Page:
The most important part of the builder is the part that writes the logical conditions. Each one is comprised of a selector (the entity or property you’re referring to in the logical condition) and a grid filled with conditions. The tool lets you visually build each grid, and see the puzzle as it will appear when someone’s trying to solve it.

When you’re done building a puzzle, it’s time to name it and download it!

When you’re done, you come up with a clever name, rank the difficulty of the puzzle, and the download the resulting JSON. There’s currently no user accounts, or database to deal with storing user-generated puzzles, but this is a good first step. A teacher could technically build a bunch of puzzles and send them to their students, who can load them up on the puzzle selection screen.

Under the hood

In the past, I would go into a programming project head-first, and start coding immediately. While this would be great for my short term motivation (features being built, and fast), in the long run it led to depressingly messy code, and made for unsustainable projects. Logike was the first project where I actually took some time to work on the architecture, and boy did that pay off!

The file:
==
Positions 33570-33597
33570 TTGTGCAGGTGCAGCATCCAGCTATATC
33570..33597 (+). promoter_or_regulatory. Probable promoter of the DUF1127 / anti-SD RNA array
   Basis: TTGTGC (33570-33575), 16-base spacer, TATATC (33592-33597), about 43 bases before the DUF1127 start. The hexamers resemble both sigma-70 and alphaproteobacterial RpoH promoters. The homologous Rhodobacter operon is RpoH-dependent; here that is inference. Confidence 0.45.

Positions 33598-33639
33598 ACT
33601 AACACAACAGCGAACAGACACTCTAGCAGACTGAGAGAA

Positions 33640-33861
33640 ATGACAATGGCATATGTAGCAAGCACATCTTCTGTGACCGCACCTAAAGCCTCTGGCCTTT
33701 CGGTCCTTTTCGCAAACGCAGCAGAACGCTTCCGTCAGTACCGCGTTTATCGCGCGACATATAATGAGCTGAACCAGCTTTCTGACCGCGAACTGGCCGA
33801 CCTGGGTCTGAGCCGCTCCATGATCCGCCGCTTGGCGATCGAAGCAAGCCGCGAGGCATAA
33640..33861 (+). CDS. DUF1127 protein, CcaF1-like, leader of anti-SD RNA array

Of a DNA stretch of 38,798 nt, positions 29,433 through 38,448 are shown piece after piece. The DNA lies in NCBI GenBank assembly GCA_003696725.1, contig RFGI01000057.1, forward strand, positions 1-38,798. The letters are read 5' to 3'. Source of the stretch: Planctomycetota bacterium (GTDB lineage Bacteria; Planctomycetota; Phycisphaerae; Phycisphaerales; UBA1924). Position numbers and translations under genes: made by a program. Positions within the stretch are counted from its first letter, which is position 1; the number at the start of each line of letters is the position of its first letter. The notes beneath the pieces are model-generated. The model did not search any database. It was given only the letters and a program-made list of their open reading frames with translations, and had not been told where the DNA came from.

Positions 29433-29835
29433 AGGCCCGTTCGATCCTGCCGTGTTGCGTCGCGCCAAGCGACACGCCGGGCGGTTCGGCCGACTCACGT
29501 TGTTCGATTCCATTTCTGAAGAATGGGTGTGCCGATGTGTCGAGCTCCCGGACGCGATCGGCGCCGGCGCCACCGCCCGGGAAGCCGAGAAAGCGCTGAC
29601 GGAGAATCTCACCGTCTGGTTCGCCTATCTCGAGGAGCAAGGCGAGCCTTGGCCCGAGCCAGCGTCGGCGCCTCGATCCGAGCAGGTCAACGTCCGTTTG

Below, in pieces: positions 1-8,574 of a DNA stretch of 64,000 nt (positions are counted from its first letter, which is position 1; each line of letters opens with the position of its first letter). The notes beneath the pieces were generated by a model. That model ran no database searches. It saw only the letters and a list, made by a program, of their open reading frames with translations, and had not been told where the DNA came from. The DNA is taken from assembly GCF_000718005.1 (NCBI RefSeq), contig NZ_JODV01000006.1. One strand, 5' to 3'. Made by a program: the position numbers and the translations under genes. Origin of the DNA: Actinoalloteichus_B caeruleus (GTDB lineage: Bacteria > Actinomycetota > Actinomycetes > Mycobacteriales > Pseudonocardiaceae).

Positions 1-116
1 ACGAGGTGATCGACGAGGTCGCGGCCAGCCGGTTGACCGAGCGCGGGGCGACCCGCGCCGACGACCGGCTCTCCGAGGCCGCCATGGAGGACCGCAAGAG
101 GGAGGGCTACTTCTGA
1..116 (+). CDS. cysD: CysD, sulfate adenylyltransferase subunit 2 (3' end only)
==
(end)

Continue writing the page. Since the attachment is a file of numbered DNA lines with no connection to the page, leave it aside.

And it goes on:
Part of the architecture for Logike.

Part of the architecture for Logike.

This planning allowed me to build the app in the most efficient way possible, given my current skill level. It also made it possible to shrink my puzzle files down to sizes measurable in bytes!

The whole thing is built in React, so it’s a mix of HTML, CSS, and JavaScript. Additionally, anything that isn’t part of the core application logic is JSON. All of this lives on a free Heroku server, at least for now.

As far as technologies go, there’s not much fancy programming witchcraft going on, but that doesn’t mean that the project itself is simple. There were a bunch of technical challenges that had very little to do with the tech used, the biggest one was making the code sufficiently generic.

I could have taken a bunch of shortcuts and just hard-coded everything based on the coloured shapes and left it at that, but then I’d be missing out on the chance to make a much more powerful too. So I ended up with a bunch of classes like this one:

// an Entity is the main element that is manipulated in the puzzle.
// it has properties, a name based on the properties,
// a common name which may differ from the name, and an image